A self-described nerd, he is known to travel with policy journals and send all-hours inquiries to think tanks. (A sample Bush question: What are the top five ways to achieve 4 percent economic growth?)
These days, Mr. Bush peppers his speeches with statistics, academic-sounding references to “quintiles” and self-deprecating jokes about his own geekiness. A few weeks ago, he boasted to a crowd of Republican donors that he was “nerdy enough” to read City Journal, an obscure policy magazine published by the Manhattan Institute, a conservative think tank, then recited the names of his favorite writers at the publication.
...Inspired by Bill Gates, he sent out a request to current and former staff members for bold new ideas, serious or whimsical, and took the resulting stack of proposals with him on vacation for “think week.”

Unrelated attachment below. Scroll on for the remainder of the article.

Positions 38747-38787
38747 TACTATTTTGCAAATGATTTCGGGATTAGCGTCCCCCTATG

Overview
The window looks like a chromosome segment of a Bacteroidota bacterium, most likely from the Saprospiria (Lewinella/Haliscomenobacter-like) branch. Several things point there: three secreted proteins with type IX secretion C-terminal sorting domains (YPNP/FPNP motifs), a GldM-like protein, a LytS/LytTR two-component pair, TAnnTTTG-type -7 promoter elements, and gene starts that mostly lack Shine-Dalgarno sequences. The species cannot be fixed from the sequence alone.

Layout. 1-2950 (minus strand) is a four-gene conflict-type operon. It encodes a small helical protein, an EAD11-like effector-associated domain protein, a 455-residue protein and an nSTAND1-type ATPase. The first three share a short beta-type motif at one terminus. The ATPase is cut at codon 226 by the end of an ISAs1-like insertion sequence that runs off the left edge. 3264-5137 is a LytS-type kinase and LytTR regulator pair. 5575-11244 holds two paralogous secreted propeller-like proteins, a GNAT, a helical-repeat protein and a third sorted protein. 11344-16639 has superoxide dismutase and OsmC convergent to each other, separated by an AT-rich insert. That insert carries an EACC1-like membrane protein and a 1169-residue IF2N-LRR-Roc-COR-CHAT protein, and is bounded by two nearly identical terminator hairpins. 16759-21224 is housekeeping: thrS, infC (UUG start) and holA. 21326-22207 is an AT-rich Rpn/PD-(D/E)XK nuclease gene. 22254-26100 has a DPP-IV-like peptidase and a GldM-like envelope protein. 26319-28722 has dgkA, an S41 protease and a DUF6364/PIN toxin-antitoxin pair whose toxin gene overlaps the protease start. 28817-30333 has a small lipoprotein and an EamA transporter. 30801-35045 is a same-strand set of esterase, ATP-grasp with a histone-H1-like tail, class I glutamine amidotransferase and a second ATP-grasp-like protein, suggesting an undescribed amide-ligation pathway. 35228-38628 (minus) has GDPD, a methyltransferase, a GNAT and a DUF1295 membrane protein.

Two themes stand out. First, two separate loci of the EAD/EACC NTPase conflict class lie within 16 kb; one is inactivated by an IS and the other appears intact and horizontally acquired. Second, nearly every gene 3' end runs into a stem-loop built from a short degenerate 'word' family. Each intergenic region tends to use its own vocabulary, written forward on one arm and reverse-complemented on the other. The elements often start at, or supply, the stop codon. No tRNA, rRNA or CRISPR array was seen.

Not everyone was impressed. Democratic-leaning outsiders groused that his administration had been co-opted by conservative think tanks, like the Hoover, Cato and Manhattan institutes, whose proposals Mr. Bush openly borrowed.
Last month, Jeb spoke at the Manhattan Institute think tank awards dinner. His speech can be viewed here.
Jeb Bush joined the Board of Trustees at the Heritage Foundation in late 1995 (although he is no longer a board member), and Richard McAdams, the Heritage Foundation's Manager of Major Gifts (Florida), used to work for Jeb Bush. In November 2012, Heritage hosted a breakfast with Jeb Bush.
Here is a previous Think Tank Watch post on Hillary Clinton's embrace of think tanks.